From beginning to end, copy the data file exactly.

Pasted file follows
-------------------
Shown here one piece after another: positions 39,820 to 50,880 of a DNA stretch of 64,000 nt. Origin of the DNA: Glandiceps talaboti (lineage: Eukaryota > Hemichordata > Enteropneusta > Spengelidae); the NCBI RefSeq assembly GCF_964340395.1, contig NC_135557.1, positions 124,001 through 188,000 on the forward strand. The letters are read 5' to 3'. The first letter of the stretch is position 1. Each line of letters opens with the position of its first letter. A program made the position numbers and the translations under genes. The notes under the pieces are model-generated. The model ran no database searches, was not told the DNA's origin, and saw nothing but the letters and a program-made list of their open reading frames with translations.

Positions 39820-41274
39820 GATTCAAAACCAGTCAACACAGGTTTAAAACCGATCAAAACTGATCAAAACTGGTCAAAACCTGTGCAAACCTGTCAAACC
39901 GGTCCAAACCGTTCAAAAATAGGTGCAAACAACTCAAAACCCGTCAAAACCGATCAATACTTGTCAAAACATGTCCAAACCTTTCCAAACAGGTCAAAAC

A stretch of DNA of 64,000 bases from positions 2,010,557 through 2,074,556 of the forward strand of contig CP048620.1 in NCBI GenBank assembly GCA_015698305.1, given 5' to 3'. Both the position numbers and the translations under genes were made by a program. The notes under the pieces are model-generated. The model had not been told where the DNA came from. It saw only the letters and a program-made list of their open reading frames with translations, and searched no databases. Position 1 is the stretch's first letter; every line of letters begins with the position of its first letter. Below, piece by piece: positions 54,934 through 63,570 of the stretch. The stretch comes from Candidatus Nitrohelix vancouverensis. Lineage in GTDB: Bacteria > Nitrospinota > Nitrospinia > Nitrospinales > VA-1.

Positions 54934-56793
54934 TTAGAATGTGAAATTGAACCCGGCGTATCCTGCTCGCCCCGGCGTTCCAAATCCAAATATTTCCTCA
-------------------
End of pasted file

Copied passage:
Shown here one piece after another: positions 39,820 to 50,880 of a DNA stretch of 64,000 nt. Origin of the DNA: Glandiceps talaboti (lineage: Eukaryota > Hemichordata > Enteropneusta > Spengelidae); the NCBI RefSeq assembly GCF_964340395.1, contig NC_135557.1, positions 124,001 through 188,000 on the forward strand. The letters are read 5' to 3'. The first letter of the stretch is position 1. Each line of letters opens with the position of its first letter. A program made the position numbers and the translations under genes. The notes under the pieces are model-generated. The model ran no database searches, was not told the DNA's origin, and saw nothing but the letters and a program-made list of their open reading frames with translations.

Positions 39820-41274
39820 GATTCAAAACCAGTCAACACAGGTTTAAAACCGATCAAAACTGATCAAAACTGGTCAAAACCTGTGCAAACCTGTCAAACC
39901 GGTCCAAACCGTTCAAAAATAGGTGCAAACAACTCAAAACCCGTCAAAACCGATCAATACTTGTCAAAACATGTCCAAACCTTTCCAAACAGGTCAAAAC

A stretch of DNA of 64,000 bases from positions 2,010,557 through 2,074,556 of the forward strand of contig CP048620.1 in NCBI GenBank assembly GCA_015698305.1, given 5' to 3'. Both the position numbers and the translations under genes were made by a program. The notes under the pieces are model-generated. The model had not been told where the DNA came from. It saw only the letters and a program-made list of their open reading frames with translations, and searched no databases. Position 1 is the stretch's first letter; every line of letters begins with the position of its first letter. Below, piece by piece: positions 54,934 through 63,570 of the stretch. The stretch comes from Candidatus Nitrohelix vancouverensis. Lineage in GTDB: Bacteria > Nitrospinota > Nitrospinia > Nitrospinales > VA-1.

Positions 54934-56793
54934 TTAGAATGTGAAATTGAACCCGGCGTATCCTGCTCGCCCCGGCGTTCCAAATCCAAATATTTCCTCA